In regards to the small buffer sizes do you think this is going to be a limitation for throughput or just minimise any possible benifits gained from mmap? Ideally using a low latency or realtime kernel the buffers and sample rates can be set to optimum values to support the small buffer size as really we want the input stream to be out of buffer and into shared memory asap and the same with any output stream. The sample rate, buffer sizes & buffer latency's can all be configured so im hoping I can get a working setup sometime soon.

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Re: I2S peripheral info?

Post by crashoverride »

The I2S and other audio hardware is documented in the S905 datasheet. I2S output starts on page 200. The block diagram shows there is a 64x64(bit) FIFO. The registers indicate a max 32bit DDR (physical) address. There is no IOMMU to provide page faults or mapping.

Using any audio server such as Jack or PulseAudio only adds latency. There is no faster supported method to drive audio than talking directly to the ALSA driver. The discussion does puzzle me a bit because this is not the first thread where a question of latency was posed. ALSA is from a time when processors were measures in megahertz. Today, processors and DDR3 memory is measured in gigahertz yet audio remains measured in kilohertz. Audio latency is a function of how many samples are buffered rather than how fast the hardware is.

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Re: I2S peripheral info?

Post by brad »

crashoverride wrote: Using any audio server such as Jack or PulseAudio only adds latency. There is no faster supported method to drive audio than talking directly to the ALSA driver. The discussion does puzzle me a bit because this is not the first thread where a question of latency was posed.
I appreciate the information I really do, here is some understanding on my situation and why I need to use a jack server, its software DSP and various plugins. Jack requires a number of sample blocks to exist in shared memory for read/write at any one point in time. The optimal number depends on the sample rate being used and the number of frames per sample and gives us an audio latency through the DSP. This is in addition to any copying to and from the device buffers and any latency in the device.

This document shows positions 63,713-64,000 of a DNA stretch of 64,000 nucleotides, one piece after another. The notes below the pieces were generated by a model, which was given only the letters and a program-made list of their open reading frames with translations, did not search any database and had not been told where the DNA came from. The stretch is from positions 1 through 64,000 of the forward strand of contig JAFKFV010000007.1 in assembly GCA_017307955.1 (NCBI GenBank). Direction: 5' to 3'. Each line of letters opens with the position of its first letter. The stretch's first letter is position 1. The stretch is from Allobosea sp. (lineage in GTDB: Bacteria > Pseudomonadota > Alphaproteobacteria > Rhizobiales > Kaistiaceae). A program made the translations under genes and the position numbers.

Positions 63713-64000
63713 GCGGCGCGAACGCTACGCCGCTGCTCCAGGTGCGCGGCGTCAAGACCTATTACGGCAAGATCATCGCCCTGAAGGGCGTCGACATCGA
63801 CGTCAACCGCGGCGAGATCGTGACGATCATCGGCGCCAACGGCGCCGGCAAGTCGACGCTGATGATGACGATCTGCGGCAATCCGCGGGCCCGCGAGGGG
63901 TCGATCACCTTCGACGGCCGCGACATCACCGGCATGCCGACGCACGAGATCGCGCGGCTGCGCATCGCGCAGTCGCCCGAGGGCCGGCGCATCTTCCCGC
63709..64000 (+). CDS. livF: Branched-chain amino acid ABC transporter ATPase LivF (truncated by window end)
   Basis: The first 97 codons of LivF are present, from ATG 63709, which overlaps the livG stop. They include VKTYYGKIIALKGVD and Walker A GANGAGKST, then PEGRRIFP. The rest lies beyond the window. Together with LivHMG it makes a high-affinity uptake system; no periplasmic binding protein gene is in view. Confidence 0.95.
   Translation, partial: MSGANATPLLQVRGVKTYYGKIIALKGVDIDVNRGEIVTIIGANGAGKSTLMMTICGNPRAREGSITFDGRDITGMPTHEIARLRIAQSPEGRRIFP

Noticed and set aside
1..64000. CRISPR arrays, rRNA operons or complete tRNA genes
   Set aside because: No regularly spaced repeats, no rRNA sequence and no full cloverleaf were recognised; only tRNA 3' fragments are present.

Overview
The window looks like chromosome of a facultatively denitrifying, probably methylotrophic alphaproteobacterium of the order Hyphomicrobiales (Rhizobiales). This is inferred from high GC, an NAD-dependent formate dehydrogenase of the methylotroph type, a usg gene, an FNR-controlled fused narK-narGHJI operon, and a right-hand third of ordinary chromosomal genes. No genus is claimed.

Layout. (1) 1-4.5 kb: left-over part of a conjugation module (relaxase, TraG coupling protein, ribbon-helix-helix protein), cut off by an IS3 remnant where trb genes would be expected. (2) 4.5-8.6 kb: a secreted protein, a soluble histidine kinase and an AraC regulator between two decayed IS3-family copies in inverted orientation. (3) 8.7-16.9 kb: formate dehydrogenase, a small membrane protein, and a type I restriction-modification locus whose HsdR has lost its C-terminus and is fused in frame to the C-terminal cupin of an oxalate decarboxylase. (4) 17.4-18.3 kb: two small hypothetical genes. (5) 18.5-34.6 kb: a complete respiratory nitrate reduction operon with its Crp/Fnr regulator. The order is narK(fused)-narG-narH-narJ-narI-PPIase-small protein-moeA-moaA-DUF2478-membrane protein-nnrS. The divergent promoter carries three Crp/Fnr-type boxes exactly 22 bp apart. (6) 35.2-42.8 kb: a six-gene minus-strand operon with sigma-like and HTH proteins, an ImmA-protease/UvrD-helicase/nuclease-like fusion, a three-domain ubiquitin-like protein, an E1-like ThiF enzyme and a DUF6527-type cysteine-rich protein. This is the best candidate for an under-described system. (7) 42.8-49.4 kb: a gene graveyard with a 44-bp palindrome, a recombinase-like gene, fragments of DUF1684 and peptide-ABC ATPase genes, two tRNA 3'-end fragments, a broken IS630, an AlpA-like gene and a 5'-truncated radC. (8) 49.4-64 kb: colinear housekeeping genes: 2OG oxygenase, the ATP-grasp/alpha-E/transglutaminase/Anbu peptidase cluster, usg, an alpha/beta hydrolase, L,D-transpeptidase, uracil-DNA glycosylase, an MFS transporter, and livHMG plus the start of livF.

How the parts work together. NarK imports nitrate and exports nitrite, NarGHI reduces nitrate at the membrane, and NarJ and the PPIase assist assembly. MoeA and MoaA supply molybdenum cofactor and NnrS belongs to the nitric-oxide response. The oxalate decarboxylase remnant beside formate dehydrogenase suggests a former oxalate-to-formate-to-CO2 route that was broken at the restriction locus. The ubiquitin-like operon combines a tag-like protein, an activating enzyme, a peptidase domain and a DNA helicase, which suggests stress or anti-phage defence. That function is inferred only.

Normally latency does not matter too much even for a DSP, but if we need to take an input channel, make some serious modifications to it in the DSP and send it back out on an output channel for realtime broadcast latency becomes a killer. Ive done some testing via USB and I can achieve sampling at 48000Hz, with 2 sample periods at 64 frames per block. That is 1.3ms per block by 2, so 2.6ms through the DPS. Latency in the drivers can also be an issue to and the time taken to place it in shared memory. The human ear also has a latency and to fool all sensitive ears we need under 10ms total ideally 7ms.

The C2 has more than enough cpu power to drive the DSP I just need a way to get the audio channels in and out of shared memory. Even with DMA driver emulation I suspect I can get close to the latency I need as there are quiet a few milliseconds of latency to play with.

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Re: I2S peripheral info?

Post by miceopede »

crashoverride wrote: The optimal solution I found for driving ALSA was to create a thread to do it using snd_pcm_delay to figure out where the playback is at and snd_pcm_writei to drive the playback in a continuous loop.
Interesting. So your application loops continuously calling snd_pcm_delay, until the delay is <frames/per period? Then do the writei() with one period worth?

Were you able to measure real-world time latency for playback?

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Re: I2S peripheral info?

Post by miceopede »

crashoverride wrote:The I2S and other audio hardware is documented in the S905 datasheet. I2S output starts on page 200. The block diagram shows there is a 64x64(bit) FIFO. The registers indicate a max 32bit DDR (physical) address. There is no IOMMU to provide page faults or mapping.
I have read the relevant datasheet. The FIFO as far as I can tell is fed through DDR, with the address programmed into various pointer registers. These addresses are DMA-able, as well as trivially mmap-able by userspace. I don't see why an IOMMU is relevant, there are no faults involved, and virtual->physical mappings for the I2S peripheral are not needed. What I'm asking is if more technical information could be requested for the datasheet, so that the IRQ alluded to in the datasheet could be used.